Reorienting Nepal’s Foreign Policy For Economic Development
Foreign policy of every nation entails a complex interplay of geography, history, national ideology and socio-cultural system, which aims to promote national interests and enhance the dignity of the nation in the international arena. The evolution of Nepal’s foreign policy dates back to the time of Prithvi Narayan Shah, architect of modern Nepal, who pursued a balanced neighbourhood policy between the British India Company and China.
Considering Nepal as a ‘yam between two boulders’, the then king adhered to the principle of ‘non alignment’ in dealing with neighbours which continues to be one of the major determinants of our foreign policy till date. Besides, the principles of Panchasheel, U.N. Charter, norms and values of world peace are embedded in the constitution as major guiding factors of Nepal’s foreign policy. Even in the changed domestic and international political context, many elements of our foreign policy still remain constant thereby failing to take into account the dynamic forces.
Moreover, lack of consensus on issues of national interests among the political leaders has stood as an obstacle in redefining our policy priorities. Reflection of an unstable domestic politics and conflicting stances of the national leadership in responses to international regional and global issues have tarnished the national image. Thus, there is a need for a vigorous and pragmatic foreign policy with economic orientation.
Focusing on economic rather than conventional diplomacy has become more urgent. Application of tact and intelligence in promoting the sectors of trade and investment constitutes an integral part of economic diplomacy. Attracting Foreign Direct Investment from China and India to introduce new technologies, skills and managerial expertise in areas of comparative and competitive advantages viz. hydropower and tourism can boost our economy. Developing Nepal as a hub of religious tourism will improve our foreign currency reserve. However, effectiveness of economic diplomacy hinges on several factors.
Overhauling the foreign policy apparatus demands great attention. A pro-active role of the Ministry of Foreign Affairs (MOFA), the leading agency that engages in various issues of bilateral and multilateral affairs, is a pre-condition. Restructuring MOFA to equip it with the necessary knowledge, skills and technologies to cope with the emerging challenges in the field of international economic relations is a must.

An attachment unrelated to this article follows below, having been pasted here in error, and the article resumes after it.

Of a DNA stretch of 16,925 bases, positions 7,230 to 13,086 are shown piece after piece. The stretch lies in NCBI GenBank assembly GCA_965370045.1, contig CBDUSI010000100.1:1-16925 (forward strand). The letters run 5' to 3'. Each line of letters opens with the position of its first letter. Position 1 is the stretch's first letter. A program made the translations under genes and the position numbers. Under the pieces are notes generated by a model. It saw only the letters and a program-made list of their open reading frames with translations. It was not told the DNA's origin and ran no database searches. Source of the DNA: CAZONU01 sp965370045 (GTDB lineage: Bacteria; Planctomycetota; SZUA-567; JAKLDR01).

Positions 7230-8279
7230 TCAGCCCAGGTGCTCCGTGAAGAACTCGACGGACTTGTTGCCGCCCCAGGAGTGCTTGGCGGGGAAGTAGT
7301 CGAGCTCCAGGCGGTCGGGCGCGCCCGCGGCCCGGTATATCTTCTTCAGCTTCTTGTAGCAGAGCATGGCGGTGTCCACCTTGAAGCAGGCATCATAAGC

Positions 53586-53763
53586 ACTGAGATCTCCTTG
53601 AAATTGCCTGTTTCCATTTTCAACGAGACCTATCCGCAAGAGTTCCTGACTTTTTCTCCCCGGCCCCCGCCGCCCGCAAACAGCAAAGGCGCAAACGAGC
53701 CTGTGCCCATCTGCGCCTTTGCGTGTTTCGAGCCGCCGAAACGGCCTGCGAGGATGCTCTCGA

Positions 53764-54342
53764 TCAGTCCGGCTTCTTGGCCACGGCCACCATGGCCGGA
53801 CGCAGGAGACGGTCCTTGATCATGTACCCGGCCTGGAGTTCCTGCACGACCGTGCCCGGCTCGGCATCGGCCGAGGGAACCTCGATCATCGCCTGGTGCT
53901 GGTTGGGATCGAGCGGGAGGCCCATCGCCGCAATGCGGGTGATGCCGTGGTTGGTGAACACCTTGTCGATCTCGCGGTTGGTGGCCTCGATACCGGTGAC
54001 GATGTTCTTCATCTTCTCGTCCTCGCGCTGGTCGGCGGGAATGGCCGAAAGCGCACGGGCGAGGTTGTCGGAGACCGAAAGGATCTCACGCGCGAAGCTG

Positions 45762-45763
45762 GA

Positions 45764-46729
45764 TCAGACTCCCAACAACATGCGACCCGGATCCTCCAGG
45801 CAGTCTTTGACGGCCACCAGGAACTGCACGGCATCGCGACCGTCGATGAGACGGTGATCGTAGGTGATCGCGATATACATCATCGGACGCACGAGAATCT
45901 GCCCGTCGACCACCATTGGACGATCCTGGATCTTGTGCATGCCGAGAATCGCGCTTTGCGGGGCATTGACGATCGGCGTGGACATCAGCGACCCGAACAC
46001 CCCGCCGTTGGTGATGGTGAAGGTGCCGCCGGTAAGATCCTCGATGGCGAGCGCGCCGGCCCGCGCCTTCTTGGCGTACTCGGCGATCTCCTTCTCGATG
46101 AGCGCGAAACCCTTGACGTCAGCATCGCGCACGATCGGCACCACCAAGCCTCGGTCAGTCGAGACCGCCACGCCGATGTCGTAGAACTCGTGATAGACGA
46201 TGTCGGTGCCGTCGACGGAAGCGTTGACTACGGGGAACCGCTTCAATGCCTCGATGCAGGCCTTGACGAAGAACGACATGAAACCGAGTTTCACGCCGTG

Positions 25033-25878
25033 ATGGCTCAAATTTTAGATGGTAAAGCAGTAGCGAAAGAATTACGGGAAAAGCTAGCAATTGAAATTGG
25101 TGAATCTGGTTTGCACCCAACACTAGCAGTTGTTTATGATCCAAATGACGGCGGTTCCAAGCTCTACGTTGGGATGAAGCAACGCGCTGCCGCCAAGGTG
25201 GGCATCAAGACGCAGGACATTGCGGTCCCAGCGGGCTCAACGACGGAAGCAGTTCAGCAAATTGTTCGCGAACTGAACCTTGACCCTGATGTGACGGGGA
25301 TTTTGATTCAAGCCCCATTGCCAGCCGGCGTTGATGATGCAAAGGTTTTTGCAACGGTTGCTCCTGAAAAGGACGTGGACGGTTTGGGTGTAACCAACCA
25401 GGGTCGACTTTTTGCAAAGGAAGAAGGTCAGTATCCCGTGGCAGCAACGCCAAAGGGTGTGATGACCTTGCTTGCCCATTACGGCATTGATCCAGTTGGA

Conceiving Nepal’s foreign service as a separate and dynamic institution compared to other branches of civil service requires intensive homework and rigorous thinking on the part of policymakers. Appointment to foreign service positions on the basis of merit rather than political patronage ought to be implemented. Nevertheless, functional co-ordination among various line agencies of government to achieve foreign policy objectives in a prioritised and time bound manner should be emphasised.
Mobilisation of diplomatic missions to promote our economic interests would help this cause. No less important is encouraging the participation of the private sector in international trade based negotiations. Similarly, in the current era of liberalisation, privatisation and globalisation, relying on new methods of diplomacy like culture and citizen diplomacy to supplement mainstream diplomatic efforts is crucial.
Buffer to bridge
A strong call for coming out of the ‘yam pysche’ has echoed from several quarters, including the academia, political scientists, diplomatic experts. Particularly, after the transition of Nepal from a constitutional monarchy to a federal democratic republic, the foreign policy discourse is being reshaped, though the effort is piecemeal and haphazard. Abandoning the buffer mentality and becoming a vibrant bridge between India and China has been a proposed direction to maximise national gains in the field of development.
The ‘land-linked’ possibility of the nation will materialise when Nepal can emerge as a transit route for facilitating India-China foreign trade. At a time when the trade relations between India and China are increasing manifold, it is practically possible for Nepal to reap economic dividends in the form of better employment opportunities and revenue mobilisation among others.
In fact, lack of an alternative route has been a key bottleneck in India-China economic relations. However, Nepal needs to establish better infrastructure: roads, transport and communication supplemented by predictable trade policies. Similarly, Nepal can determine China’s entry into South Asia as China doesn’t have any alternative route available to penetrate this region. With such potentialities, the discussion of Nepal-India-China trilateral cooperation is also on the rise in bilateral and trilateral policy circles.
In sum, reinvigorating Nepal’s foreign policy to improve social and economic well-being with improved structures, functions and processes should be the top-most priority of the national leadership. Collaboration and synergies among state and non-state actors is a must to the success of economic diplomacy. Unless there is a clear vision of tapping opportunities emanating from the intense competition between India and China, Nepal’s transformation from buffer to bridge will remain unaccomplished.
(The writer is a Faculty of Contemporary Politics at Himalayan Whitehouse Graduate School of Management. [email protected])